Priscila Araujo, partner and variable income manager at Macro Capital.
A few days before the Gamestop event, coincidentally, we recorded an episode of Stock Pickers (click here to listen) where I told you a little about one of the short positions we carried in our portfolio: M. Dias Branco (MDIA3).
In addition to being a particularly turbulent time to talk about shorts, it always ends up being a delicate situation to comment in public about a short position in a stock. It is worth mentioning that when we set up a short position, it is because we believe that the share price does not fully reflect the fundamentals and perspectives of the company.
Putting it in context, M. Dias Branco, the national leader in the sale of pasta and cookies, had a very strong sales performance in the first six months of the pandemic. Consumption in this period was driven by emergency aid, by the fact that people are eating at home and even by the sharp rise in the price of rice (which leads people to substitute rice for pasta).
I defended in that episode of Stock Pickers, disclosed at the end of January, that with strong cost pressure, a combination of rising wheat prices and currency devaluation (since wheat is quoted in dollars), greater competitive pressures, difficulty in passing on cost increases to prices and prospects for weaker volumes, the company could face difficulties in maintaining that level of volumes and profitability.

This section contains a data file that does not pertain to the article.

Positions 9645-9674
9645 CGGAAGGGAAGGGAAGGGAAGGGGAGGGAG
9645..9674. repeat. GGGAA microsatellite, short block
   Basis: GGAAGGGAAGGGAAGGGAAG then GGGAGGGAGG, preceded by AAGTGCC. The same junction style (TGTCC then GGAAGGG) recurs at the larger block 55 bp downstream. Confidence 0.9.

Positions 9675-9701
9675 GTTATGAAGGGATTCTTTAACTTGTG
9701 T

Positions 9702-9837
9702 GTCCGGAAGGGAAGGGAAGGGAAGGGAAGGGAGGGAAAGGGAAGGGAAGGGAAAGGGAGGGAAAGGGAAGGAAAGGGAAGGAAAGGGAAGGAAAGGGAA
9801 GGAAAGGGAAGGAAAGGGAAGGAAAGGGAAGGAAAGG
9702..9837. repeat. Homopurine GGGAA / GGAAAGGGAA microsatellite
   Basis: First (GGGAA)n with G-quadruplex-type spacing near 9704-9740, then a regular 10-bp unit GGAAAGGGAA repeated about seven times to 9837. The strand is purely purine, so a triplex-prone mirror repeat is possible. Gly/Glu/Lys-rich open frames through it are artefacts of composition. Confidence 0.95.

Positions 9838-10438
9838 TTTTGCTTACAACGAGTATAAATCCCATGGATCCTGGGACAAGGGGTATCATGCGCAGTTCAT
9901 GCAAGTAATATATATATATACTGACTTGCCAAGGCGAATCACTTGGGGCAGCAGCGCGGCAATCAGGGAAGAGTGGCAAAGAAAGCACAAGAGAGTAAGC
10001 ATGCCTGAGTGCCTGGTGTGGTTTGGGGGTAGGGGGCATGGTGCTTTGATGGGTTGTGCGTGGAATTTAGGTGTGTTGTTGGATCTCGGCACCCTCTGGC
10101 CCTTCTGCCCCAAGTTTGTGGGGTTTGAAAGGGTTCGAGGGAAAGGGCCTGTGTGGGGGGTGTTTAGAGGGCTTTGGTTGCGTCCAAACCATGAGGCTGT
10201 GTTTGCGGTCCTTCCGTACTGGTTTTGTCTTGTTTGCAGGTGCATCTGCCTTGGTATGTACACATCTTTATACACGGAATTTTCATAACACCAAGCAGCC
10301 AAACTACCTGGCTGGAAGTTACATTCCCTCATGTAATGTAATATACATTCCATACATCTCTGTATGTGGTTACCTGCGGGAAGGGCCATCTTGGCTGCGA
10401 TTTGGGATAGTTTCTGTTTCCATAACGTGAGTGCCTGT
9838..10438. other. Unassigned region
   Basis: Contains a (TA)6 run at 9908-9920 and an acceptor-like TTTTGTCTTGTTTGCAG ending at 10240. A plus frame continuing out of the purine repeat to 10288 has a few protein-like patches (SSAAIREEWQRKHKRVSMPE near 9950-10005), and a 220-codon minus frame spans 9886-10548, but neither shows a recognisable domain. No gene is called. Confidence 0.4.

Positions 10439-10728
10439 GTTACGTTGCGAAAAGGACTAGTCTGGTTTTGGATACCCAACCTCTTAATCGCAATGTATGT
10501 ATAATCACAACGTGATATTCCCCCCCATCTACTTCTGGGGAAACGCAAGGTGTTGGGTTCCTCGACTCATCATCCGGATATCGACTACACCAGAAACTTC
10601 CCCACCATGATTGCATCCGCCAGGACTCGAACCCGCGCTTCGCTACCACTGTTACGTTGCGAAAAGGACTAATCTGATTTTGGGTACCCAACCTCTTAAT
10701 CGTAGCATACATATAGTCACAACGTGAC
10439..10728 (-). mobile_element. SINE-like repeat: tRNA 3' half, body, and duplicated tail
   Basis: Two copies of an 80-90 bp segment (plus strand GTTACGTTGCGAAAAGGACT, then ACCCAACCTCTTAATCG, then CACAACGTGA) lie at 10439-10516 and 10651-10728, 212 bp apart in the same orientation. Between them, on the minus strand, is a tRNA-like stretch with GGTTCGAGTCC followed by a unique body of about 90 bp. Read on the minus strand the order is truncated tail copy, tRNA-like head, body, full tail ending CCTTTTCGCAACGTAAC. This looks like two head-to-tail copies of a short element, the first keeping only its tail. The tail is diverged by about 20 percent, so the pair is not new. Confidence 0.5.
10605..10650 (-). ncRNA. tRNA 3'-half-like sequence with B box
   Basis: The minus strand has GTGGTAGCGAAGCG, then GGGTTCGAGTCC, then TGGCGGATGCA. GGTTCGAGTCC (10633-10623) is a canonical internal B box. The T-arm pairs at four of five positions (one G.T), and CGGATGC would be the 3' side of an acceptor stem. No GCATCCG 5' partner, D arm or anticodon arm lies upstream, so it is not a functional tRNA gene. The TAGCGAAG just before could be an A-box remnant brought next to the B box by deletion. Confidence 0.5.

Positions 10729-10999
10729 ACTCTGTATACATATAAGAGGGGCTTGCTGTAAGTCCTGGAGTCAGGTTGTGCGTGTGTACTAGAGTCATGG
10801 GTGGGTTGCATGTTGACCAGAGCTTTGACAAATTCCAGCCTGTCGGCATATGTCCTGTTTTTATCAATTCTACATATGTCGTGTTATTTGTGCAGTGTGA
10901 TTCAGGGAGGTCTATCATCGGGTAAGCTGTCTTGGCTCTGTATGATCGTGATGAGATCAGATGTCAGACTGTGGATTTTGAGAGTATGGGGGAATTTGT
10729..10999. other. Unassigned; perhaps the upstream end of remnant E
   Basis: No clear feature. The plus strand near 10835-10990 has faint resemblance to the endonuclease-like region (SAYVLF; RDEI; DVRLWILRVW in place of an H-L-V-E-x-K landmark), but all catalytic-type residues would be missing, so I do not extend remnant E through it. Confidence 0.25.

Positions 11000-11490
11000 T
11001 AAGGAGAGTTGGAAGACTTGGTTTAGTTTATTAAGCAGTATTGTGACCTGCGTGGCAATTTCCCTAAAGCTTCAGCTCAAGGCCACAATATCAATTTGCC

Yesterday, March 31, closing the fourth quarter results season, M. Dias released his fourth quarter figures. As we predicted, performance was disappointing. The volume sold in the last quarter was 15% less than a year earlier. The company raised prices to try to rebuild margins, and with that, once again, lost market share, both in pasta and biscuits. The sharp increase in costs, with the rise in the prices of wheat and palm oil, increased marketing expenses and the effects of operational deleveraging made the company reach the lowest level of gross margin in recent years.
A few hours of trading after the release of the result, the stock fell almost 7%. The accumulated loss of the share in the year is 15% more, against a 2% drop in the Ibovespa.
Despite the return of emergency aid, the scenario for 2021 still looks quite challenging, with competitive pressures, cost and doubts about the company’s commercial strategy, taking away visibility on volumes and profitability. We remain cautious with the action.
For now, we opted to maintain a portfolio of “low carb” shares, bought in protein and without macaroni or cookies.
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